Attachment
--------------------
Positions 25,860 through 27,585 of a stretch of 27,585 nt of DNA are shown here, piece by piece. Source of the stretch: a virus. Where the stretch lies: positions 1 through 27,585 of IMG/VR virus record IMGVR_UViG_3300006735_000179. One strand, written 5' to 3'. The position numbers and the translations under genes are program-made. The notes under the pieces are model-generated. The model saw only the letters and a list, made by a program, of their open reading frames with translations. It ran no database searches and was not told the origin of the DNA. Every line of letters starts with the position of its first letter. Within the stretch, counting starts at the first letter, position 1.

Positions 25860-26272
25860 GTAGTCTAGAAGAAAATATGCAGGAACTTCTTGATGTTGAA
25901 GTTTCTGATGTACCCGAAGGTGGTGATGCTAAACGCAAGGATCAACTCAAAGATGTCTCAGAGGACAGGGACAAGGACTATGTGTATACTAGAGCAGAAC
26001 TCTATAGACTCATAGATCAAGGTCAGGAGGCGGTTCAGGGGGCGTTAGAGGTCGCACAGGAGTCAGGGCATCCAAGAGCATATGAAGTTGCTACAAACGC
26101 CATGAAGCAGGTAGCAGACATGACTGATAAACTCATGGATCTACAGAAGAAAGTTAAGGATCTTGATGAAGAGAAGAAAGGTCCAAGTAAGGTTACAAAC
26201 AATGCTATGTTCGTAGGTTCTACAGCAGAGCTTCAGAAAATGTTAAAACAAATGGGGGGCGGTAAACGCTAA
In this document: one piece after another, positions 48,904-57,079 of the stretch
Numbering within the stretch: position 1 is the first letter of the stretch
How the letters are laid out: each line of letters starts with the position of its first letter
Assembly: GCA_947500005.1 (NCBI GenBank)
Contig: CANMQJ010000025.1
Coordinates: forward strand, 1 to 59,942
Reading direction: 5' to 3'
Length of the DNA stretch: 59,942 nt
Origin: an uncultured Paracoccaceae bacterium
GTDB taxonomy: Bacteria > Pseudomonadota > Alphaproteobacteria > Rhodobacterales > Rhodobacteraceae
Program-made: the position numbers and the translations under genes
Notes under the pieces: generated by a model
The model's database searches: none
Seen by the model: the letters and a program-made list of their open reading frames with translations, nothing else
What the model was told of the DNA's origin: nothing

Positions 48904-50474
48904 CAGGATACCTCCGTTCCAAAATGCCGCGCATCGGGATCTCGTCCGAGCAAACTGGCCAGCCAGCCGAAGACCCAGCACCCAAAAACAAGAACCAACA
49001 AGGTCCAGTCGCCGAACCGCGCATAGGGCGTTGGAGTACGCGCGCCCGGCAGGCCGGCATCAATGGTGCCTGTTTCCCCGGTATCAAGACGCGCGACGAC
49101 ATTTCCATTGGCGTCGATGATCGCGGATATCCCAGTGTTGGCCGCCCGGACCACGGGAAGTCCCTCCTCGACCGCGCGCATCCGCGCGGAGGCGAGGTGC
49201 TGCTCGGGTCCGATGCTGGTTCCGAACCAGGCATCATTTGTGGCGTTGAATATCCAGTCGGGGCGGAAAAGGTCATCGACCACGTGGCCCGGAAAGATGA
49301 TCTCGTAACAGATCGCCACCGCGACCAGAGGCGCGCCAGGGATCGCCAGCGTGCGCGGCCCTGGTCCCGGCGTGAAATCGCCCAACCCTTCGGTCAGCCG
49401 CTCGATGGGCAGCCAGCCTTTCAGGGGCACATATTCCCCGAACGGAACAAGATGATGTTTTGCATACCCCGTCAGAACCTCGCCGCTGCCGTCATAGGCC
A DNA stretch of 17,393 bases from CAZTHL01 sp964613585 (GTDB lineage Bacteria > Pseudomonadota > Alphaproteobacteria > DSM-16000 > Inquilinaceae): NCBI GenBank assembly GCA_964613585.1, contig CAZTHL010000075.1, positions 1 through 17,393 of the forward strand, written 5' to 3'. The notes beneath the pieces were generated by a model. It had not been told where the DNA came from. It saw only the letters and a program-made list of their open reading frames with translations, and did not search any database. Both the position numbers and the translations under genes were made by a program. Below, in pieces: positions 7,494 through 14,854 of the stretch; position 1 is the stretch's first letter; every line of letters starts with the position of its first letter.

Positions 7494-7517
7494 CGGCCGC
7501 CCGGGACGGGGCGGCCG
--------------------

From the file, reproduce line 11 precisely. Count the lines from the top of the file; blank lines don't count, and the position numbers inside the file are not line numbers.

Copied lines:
Assembly: GCA_947500005.1 (NCBI GenBank)